Mining Gammaplan: Using The Lgp Database To Automate Radiosurgery DocumentationDavid Schlesinger1, Carlos Carbini2, Chun-Po Yen3, Jason P. Sheehan, PhD41Charlottesville, VA United States 2University of Virginia, Charlottesville, USA 3Charlottesville, United States 4Department of Neurosurgery, University of Virginia Keywords: gamma knife, registry, software, outcome, dose planning
Manual documentation of radiosurgical procedures can be tedious and prone to human error. LGP 8.0+ includes functionality to allow direct connectivity to the treatment planning database, creating an ability to build third-party applications using LGP as a datastore.
The purpose of this project was to explore the data model of the LGP database and use it to build a software application for automating treatment documentation.
PostgreSQL 8.3 was used to characterize the LGP data model. A multi-tier software architecture using C# and the .NET framework was created for the document automation application. Npgsql was used to achieve connectivity with the LGP database. Data tier components were developed to query the LGP database and read exported DVH files. Integration-tier components using LINQ constructs were implemented to combine this data into unique datasets. Report-generating classes in combination with document templates created in Word and Excel were used to create the final, formatted documentation. Presentation-tier classes were used to create an unobtrusive software interface to allow selection of procedures for documentation.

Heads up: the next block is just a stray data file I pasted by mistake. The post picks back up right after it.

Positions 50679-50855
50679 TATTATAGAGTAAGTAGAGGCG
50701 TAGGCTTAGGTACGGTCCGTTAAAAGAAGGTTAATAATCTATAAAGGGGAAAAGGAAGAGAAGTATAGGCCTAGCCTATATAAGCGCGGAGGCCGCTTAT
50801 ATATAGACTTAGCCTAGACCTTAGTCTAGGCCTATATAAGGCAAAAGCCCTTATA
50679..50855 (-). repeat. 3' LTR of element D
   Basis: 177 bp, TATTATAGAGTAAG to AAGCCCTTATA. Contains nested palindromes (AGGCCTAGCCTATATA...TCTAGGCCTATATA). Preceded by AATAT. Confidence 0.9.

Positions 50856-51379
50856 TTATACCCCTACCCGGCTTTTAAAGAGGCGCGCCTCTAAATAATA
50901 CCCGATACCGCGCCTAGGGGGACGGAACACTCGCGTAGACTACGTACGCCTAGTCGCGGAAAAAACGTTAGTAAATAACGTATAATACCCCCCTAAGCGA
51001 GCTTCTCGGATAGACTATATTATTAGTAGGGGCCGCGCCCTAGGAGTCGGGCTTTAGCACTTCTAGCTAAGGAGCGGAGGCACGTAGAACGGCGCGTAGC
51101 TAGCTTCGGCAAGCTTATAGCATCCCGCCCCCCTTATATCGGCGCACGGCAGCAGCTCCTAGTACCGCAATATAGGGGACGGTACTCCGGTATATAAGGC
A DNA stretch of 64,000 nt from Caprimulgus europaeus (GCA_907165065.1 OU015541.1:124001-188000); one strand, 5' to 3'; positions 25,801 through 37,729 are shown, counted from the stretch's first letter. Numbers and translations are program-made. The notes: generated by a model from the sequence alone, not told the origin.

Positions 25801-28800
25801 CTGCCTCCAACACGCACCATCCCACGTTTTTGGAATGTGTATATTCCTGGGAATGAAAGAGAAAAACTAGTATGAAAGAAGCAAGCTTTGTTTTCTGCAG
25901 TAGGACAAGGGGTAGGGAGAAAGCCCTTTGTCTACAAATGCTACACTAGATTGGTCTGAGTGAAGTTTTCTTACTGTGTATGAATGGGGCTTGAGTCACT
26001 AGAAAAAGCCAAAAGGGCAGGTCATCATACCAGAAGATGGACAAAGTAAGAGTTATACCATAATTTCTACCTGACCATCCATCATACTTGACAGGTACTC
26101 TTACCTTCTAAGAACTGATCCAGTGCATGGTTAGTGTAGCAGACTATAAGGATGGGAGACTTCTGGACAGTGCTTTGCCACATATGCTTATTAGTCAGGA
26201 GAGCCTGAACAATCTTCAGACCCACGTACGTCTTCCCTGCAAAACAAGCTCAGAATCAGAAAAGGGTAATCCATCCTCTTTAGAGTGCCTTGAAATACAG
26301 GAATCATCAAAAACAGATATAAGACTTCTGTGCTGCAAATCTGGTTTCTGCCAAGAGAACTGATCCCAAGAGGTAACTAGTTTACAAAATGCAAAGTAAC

The LGP data model has an abundance of information on treatment plans and delivered treatments, from the patient-level down to the individual shot level. Our application as implemented is able to automate much of the routine treatment documentation in our clinic and present it in a professional, reader-friendly format. No unwanted behavior has been detected in the operation of the treatment planning system while using the application. The presented multi-tier software architecture is easily modified for a variety of possible third-party applications.
This is a retrospective study.
The database access functionality included in LGP 8.0+ allows it to serve as a data store for a variety of third-party applications.
The presented software architecture can serve a variety of potential purposes, including secondary dose calculations and research study support. Modifying the LGP database to directly include measurements such as DVH data would simplify the process required for LGP users to create their own third-party software applications. Project Roles:
D. Schlesinger (), C. Carbini (), C. Yen (), J. Sheehan ()